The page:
Overall, pre-service TCs, both cisgender and transgender, are increasingly advocating within their programs for education and supports related to gender diversity; however, TGNC TCs experience obstacles precisely related to their gender identities and gender expressions due to pervasive cisnormativity in their programs and the teaching profession, including historically (Blount 2000). Research on teacher education programs and not only TGNC TCs’ experiences within them is needed to interrogate and disrupt the cisnormativity shaping policy, procedure and structures. This approach is in line with calls for researchers in trans studies to take cisnormativity as their object of analysis rather than trans people themselves (Cumming-Potvin and Martino 2018; Serano 2016).


The study features a purposeful interweaving of action research (Loewenson et al. 2014) and evaluative inquiry (Paydon and Ensminger 2021; Preskill and Torres 1999). These complementary approaches intentionally bring together multiple voices and people representing varied roles in shared inquiry for the purpose of taking action and working toward positive outcomes. These approaches recognize our position as researchers who are also community members, embedded within the context we are seeking to understand and change. In this section we describe the two approaches and their complementarity before describing data collection.

Action research and evaluative inquiry

Action research (Bell et al. 2008; Levin and Greenwood 2008; Luce-Kapler, Sumara, and Davis 2002) is a systematic process of inquiry that is conducted by, with and for those who are taking a particular action. A primary characteristic of action research is researchers working with others in a particular context to create knowledge (Anderson 2015). Community members whose roles do not typically include research serve as key contributors in understanding challenges and negotiating power dynamics. Levin and Greenwood (2008, 10) assert that an “action researcher works directly with problem owners in collaborative problem identification and knowledge generation processes. By so doing, action researchers necessarily demonstrate, enact, and justify their values and professional skills in front of a collaborating group that includes a ‘public’ that is capable of judging them.” The epistemology underlying action research speaks to the belief that knowledge can be created through lived experience, and that collaborative experiences brought to bear on the research process can foster knowledge in context (Bell et al. 2008; Jacobs 2016; Wells 2015).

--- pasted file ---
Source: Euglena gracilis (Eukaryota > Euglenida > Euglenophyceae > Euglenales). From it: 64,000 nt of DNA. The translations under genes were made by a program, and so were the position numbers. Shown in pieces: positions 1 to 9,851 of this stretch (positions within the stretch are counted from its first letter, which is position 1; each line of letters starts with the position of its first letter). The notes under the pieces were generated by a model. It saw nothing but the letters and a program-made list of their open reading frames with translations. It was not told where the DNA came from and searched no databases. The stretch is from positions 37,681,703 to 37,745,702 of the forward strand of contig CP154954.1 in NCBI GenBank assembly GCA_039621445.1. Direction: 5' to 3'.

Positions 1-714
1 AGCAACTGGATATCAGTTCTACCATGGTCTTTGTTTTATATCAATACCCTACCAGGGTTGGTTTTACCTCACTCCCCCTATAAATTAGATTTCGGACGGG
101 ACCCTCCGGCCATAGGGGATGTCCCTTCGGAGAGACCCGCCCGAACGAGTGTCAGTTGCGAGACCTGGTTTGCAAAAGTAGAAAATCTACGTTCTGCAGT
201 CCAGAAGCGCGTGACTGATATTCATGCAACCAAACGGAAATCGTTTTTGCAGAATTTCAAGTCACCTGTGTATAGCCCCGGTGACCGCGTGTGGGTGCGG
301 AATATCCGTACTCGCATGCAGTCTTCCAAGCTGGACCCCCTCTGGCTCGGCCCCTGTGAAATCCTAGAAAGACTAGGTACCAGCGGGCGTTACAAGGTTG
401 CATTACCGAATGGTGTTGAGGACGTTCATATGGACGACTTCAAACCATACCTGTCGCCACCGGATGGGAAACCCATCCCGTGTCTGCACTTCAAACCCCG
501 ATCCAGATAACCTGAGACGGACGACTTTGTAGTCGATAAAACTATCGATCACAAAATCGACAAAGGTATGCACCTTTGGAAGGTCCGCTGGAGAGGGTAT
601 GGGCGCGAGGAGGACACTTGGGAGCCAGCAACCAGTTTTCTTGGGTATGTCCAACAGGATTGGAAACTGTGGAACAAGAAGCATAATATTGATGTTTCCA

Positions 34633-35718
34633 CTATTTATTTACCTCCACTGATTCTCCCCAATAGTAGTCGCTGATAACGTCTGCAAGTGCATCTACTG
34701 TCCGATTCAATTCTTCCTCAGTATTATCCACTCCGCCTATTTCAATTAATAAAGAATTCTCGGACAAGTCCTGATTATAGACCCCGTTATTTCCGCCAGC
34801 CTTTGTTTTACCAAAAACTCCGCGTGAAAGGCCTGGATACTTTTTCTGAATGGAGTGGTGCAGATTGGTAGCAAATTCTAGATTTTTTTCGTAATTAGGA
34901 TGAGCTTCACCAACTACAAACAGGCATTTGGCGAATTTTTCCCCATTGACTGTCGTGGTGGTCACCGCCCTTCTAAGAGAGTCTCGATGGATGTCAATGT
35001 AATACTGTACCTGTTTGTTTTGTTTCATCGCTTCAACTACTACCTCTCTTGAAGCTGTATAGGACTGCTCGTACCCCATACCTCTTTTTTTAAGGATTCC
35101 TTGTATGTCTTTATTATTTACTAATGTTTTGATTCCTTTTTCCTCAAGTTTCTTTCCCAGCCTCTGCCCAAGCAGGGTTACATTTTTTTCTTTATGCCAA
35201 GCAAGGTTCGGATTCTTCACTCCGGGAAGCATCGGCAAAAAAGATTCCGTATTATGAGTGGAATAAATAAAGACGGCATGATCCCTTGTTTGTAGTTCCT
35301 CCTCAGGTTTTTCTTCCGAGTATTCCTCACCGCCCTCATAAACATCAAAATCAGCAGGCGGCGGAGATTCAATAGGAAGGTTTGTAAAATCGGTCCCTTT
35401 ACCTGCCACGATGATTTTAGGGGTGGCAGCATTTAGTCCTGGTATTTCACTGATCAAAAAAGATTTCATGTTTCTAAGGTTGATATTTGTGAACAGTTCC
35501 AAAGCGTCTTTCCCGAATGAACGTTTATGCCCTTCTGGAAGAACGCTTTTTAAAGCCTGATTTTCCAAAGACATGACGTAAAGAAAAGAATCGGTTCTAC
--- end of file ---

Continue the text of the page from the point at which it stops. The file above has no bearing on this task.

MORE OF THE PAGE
Evaluative inquiry (Paydon and Ensminger 2021) focuses on embedded and continuous learning to support change in a complex institutional environment (Patton 2011) and examine complex interventions in sites with diverse populations (Yin 1994). For the past three decades, evaluative inquiry has been recognized as an approach that brings organizational communities together through dialogue and reflective practice (Argyris 1991; Coghlan and Brydon-Miller 2014; Goh et al. 2004; Preskill and Torres 1999; Schön 1987; Senge 2006). Evaluative inquiry emerged alongside other forms of evaluation that, like action research, emphasise the value of a joint approach in effecting change (e.g., Cousins and Earl 1992; Fetterman et al. 2014; Gamble 2008; Greene 1998; King et al. 2007; O’Sullivan 2012; Patton 2011; Shulha et al. 2016). This literature often pairs evaluative inquiry with organizational learning to create contexts within organizations that foster communication, learning, and growth toward organizational change at multiple levels (Cousins et al. 2014a; Paydon and Ensminger 2021). Intertwining action research with evaluative inquiry enabled our research team to draw on the knowledge, expertise, capacities, and insights of multiple people and roles in our teacher education program.